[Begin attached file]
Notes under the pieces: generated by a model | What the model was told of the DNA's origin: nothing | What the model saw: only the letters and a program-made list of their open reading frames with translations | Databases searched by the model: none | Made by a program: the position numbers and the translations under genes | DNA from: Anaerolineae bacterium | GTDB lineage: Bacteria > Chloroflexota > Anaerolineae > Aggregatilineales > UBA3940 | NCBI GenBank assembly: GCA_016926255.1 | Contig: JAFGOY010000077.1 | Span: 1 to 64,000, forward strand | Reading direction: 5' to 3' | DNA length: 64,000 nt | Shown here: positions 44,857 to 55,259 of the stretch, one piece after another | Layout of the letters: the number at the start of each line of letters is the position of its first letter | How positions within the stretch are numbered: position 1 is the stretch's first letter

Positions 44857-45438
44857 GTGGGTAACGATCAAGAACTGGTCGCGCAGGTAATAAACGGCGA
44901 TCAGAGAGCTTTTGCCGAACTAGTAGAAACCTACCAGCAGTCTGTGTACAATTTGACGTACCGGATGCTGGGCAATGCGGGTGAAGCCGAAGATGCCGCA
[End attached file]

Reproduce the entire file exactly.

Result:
Notes under the pieces: generated by a model | What the model was told of the DNA's origin: nothing | What the model saw: only the letters and a program-made list of their open reading frames with translations | Databases searched by the model: none | Made by a program: the position numbers and the translations under genes | DNA from: Anaerolineae bacterium | GTDB lineage: Bacteria > Chloroflexota > Anaerolineae > Aggregatilineales > UBA3940 | NCBI GenBank assembly: GCA_016926255.1 | Contig: JAFGOY010000077.1 | Span: 1 to 64,000, forward strand | Reading direction: 5' to 3' | DNA length: 64,000 nt | Shown here: positions 44,857 to 55,259 of the stretch, one piece after another | Layout of the letters: the number at the start of each line of letters is the position of its first letter | How positions within the stretch are numbered: position 1 is the stretch's first letter

Positions 44857-45438
44857 GTGGGTAACGATCAAGAACTGGTCGCGCAGGTAATAAACGGCGA
44901 TCAGAGAGCTTTTGCCGAACTAGTAGAAACCTACCAGCAGTCTGTGTACAATTTGACGTACCGGATGCTGGGCAATGCGGGTGAAGCCGAAGATGCCGCA